Day three began with an emotional and moving presentation from Gary Landrum of Walt Disney Imagineering. Mr. Landrum shared video clips of Walt Disney and his contemporaries to illustrate how and why the organization is what it is today. There were few dry eyes following this presentation as everyone connected with the message of optimism. David Duffy joined this panel, as did the entire Costume Design team, for questions and discussion about design the Disney way.

The next stop was Cirque du Soleil's La Nouba where the participants enjoyed a question and answer period with Richard Dennison, the company manager, before embarking on a backstage (and above stage!) tour of the facility. The tour wrapped up with a panel discussion with La Nouba's wardrobe and makeup department.

After a quick lunch the participants were welcomed to Disney's Casting building where representatives from Universal Studios and Sea World joined Rick Neely from Disney to discuss internship and employment opportunities. Jonathan Waters, a recent graduate from Disney's Professional Internship Program, told of his experience and how it led to his current, full-time position.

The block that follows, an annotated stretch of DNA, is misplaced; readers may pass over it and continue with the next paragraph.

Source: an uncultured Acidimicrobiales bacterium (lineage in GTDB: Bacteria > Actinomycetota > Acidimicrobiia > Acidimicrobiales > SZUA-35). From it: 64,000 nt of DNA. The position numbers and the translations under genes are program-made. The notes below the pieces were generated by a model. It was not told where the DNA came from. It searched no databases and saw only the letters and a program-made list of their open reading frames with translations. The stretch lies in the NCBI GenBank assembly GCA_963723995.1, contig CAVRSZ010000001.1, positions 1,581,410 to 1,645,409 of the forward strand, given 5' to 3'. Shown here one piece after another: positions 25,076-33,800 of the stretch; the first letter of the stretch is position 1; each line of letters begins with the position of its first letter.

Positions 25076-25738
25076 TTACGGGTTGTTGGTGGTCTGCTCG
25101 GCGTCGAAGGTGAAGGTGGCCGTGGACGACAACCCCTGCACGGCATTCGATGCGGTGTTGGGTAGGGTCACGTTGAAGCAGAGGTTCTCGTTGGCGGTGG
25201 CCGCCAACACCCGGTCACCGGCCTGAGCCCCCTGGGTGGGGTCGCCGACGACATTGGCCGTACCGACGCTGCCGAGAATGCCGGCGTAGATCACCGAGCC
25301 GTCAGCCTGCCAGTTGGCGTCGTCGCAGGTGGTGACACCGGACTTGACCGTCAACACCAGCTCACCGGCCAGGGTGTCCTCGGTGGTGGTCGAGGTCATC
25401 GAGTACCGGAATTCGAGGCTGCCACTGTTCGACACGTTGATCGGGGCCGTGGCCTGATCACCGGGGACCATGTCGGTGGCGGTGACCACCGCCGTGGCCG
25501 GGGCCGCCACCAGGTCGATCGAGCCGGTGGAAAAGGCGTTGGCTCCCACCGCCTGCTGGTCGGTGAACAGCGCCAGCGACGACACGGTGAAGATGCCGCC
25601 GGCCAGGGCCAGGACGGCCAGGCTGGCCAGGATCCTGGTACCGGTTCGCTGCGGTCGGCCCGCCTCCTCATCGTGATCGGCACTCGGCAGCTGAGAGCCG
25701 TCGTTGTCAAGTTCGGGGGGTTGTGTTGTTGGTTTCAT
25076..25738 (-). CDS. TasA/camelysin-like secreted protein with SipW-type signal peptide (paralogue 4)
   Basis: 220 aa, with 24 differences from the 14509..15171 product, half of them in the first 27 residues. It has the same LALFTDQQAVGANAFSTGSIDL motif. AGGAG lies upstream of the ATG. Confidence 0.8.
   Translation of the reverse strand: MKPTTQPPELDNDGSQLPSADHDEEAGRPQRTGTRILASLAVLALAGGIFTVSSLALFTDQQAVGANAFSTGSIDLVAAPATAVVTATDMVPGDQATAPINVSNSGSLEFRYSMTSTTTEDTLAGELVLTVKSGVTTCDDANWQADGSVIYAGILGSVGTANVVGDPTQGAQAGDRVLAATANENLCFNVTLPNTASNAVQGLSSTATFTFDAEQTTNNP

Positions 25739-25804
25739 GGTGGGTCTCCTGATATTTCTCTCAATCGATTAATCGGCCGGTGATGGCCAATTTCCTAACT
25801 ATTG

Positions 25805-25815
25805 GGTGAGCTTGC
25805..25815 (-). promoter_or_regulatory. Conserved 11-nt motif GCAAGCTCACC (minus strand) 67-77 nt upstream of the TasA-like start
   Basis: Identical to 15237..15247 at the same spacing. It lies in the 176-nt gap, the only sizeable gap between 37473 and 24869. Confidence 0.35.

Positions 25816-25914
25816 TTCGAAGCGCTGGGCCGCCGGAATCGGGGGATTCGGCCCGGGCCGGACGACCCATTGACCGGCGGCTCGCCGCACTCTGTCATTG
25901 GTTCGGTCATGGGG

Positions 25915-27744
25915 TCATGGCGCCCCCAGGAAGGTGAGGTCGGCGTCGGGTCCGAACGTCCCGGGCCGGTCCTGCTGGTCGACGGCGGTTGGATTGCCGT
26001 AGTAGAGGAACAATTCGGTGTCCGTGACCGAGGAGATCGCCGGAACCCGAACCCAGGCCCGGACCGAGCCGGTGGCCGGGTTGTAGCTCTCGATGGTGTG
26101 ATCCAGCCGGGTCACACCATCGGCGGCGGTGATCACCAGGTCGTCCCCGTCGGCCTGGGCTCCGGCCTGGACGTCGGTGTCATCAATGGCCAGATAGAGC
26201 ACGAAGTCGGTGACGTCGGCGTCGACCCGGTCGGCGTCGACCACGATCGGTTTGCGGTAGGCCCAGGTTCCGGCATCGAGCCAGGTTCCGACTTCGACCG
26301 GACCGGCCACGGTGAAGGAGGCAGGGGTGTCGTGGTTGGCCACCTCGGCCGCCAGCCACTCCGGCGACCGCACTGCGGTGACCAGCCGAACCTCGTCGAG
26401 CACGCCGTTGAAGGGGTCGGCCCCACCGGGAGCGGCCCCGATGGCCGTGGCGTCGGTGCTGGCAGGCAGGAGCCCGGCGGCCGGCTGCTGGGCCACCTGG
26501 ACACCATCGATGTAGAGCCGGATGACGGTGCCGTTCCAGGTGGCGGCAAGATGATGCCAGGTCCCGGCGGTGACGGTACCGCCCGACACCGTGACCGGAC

An interesting aspect to the discussion with every professional during the three-day adventure was the career path each took to get to where they are now. A recurrent theme of those journeys was, "Get your foot in the door and show them what you can do." It might not be your dream job today, but you can work your way up to the position you want.

The symposium was capped with a performance of La Nouba.

The Costume Design & Technology Commission extends its sincerest thanks to Darlene Kennedy, Diane Mrazik, and Vinny Pagliuca for their generosity of time and spirit in organizing this event. The overwhelming response from participants was about the open, supportive, positive approach all of the panelists, but especially the Disney representatives, shared. As one participant put it, "The willingness of busy people in high level positions to share their time and thoughts with us was impressive. I felt that this was a unique opportunity." It indeed was a unique opportunity -- a once in a lifetime opportunity to appreciate the diversity of theme park operations, bask in the splendor of Cirque du Soleil, and experience a bit of Disney Magic.

Plans for the 2008 Summer Symposium are underway and will be announced shortly.

Participants and panelists for the 2007 Costume Symposium pose for a group photo. To download a larger version, click the image.

To Top